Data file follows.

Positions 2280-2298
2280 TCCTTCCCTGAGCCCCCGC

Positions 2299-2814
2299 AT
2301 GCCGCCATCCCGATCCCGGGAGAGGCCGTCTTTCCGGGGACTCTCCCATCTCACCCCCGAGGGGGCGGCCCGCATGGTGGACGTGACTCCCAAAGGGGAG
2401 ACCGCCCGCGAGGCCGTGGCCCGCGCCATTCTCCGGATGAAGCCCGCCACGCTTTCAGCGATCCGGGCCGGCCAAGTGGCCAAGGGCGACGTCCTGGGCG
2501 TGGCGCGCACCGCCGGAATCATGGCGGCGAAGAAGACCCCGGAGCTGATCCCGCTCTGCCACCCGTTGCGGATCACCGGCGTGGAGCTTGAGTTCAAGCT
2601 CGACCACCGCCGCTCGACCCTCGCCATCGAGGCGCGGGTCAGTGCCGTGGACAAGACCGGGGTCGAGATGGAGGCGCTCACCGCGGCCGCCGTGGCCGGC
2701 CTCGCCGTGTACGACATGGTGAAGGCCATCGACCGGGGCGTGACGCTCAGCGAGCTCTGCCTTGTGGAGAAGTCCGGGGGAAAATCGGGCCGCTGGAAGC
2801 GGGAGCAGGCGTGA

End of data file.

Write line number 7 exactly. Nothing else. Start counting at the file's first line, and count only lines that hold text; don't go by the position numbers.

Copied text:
2501 TGGCGCGCACCGCCGGAATCATGGCGGCGAAGAAGACCCCGGAGCTGATCCCGCTCTGCCACCCGTTGCGGATCACCGGCGTGGAGCTTGAGTTCAAGCT